FOR RELEASE: Immediate DATE SENT: January 11, 2022
MORE INFO: Masses for Life: David Schmidt, Office of Pro-Life, Marriage and Family Life: (330) 744-8451, email@example.com | Bishop’s Letter: Justin Huyck, Media Relations, (330) 744-8451, firstname.lastname@example.org
The Most Reverend David J. Bonnar, Bishop of Youngstown, will celebrate two diocesan Masses for Life in January of 2022, inviting all to pray for a greater respect for human life at every stage and in all circumstances. The first Mass for Life will take place on Tuesday, January 18 at 6:30 p.m. in the Our Lady of Perpetual Help Chapel at Walsh University, 2020 East Maple Street, North Canton. The second Mass for Life will take place on Sunday, January 23 at 4:00 p.m. at St. Columba Cathedral, 154 West Wood Street, Youngstown.
At each Mass, expectant mothers, fathers, and their families will be invited to receive a blessing for their unborn babies. The “Blessing of a Child in the Womb” was created to encourage prayer and recognition of the precious gift of the child in the womb, and to foster respect for human life within society. For information, contact the Catholic Diocese of Youngstown Office of Pro-Life, Marriage and Family Life at (330) 744-8451.
BACKGROUND AND LETTER FROM BISHOP BONNAR
The Diocese of Youngstown’s Annual Masses for Life occur near the date of January 22, which the Catholic Church in the United States observes as a Day of Prayer for the Legal Protection of Unborn Life. In his 2022 message for this day to the clergy and faithful of the diocese, Bishop Bonnar writes that “God alone engenders the gift of life. As a Church we steadfastly believe that this life begins in the mother’s womb at conception and therefore is sacred. As Catholics it is incumbent for all of us to protect and defend this life and to pray daily for an end to abortion. There is no justifiable reason or cause for an abortion. And yet, every year, thousands of lives are aborted in our country. We cannot afford to be selective or dismissive about this sacred gift of life that comes from God.”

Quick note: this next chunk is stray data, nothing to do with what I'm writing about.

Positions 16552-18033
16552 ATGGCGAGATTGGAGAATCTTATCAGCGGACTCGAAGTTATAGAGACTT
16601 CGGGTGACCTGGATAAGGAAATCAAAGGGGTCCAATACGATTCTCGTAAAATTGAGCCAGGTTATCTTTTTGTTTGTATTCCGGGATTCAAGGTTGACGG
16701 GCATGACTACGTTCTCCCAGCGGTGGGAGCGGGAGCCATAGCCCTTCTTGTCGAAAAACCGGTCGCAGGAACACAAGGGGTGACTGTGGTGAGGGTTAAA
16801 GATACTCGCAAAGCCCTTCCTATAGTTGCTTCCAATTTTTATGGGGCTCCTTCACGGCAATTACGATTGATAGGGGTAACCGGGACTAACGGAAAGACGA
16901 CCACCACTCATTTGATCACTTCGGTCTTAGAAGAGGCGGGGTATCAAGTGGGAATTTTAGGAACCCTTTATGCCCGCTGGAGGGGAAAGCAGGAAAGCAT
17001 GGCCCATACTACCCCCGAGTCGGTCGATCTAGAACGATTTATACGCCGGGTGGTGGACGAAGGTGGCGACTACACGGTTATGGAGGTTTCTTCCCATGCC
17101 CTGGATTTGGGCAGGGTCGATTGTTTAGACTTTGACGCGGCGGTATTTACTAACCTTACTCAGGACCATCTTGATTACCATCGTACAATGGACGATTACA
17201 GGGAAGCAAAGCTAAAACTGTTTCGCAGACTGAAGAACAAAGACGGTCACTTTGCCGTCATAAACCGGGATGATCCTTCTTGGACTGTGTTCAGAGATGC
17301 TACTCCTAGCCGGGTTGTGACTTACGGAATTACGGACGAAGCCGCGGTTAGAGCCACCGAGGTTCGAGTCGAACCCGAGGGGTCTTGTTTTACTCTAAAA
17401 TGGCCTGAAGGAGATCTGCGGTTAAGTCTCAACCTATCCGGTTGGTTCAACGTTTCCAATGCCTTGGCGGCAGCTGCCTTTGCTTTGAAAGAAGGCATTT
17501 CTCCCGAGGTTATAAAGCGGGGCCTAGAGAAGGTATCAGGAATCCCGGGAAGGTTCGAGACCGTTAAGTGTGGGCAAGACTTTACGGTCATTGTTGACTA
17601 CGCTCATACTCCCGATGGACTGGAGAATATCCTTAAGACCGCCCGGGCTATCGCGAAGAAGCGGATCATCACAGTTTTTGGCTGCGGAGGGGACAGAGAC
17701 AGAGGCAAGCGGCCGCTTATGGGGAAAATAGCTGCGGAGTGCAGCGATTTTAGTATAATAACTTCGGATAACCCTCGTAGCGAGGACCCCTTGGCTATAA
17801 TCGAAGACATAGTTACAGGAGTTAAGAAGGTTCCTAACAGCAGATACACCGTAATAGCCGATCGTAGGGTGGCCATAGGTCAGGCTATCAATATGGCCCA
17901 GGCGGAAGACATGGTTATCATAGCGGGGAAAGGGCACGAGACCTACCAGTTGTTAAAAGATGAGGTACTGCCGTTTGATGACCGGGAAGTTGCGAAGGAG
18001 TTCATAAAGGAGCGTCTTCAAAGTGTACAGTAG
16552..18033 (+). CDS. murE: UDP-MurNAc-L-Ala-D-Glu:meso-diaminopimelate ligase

In the same letter, Bishop Bonnar writes, “we also have a responsibility to safeguard and protect the dignity of every human life. In this time of pandemic, it is imperative that we all do our part to protect one another by becoming vaccinated. Consistent with previous teaching of the Church, Vatican authorities have examined the moral implications of the available vaccines and have determined that they are not only permissible to use, but also an act of moral responsibility. Pope Francis has stated that getting vaccinated is ‘an act of charity for the common good.’ Seeking the proper vaccinations is not a political statement but the responsible, Catholic, and just thing to do for the good of all. To those who remain unvaccinated, I beg you as your spiritual father to become vaccinated as soon as possible as an act of charity for the common good.”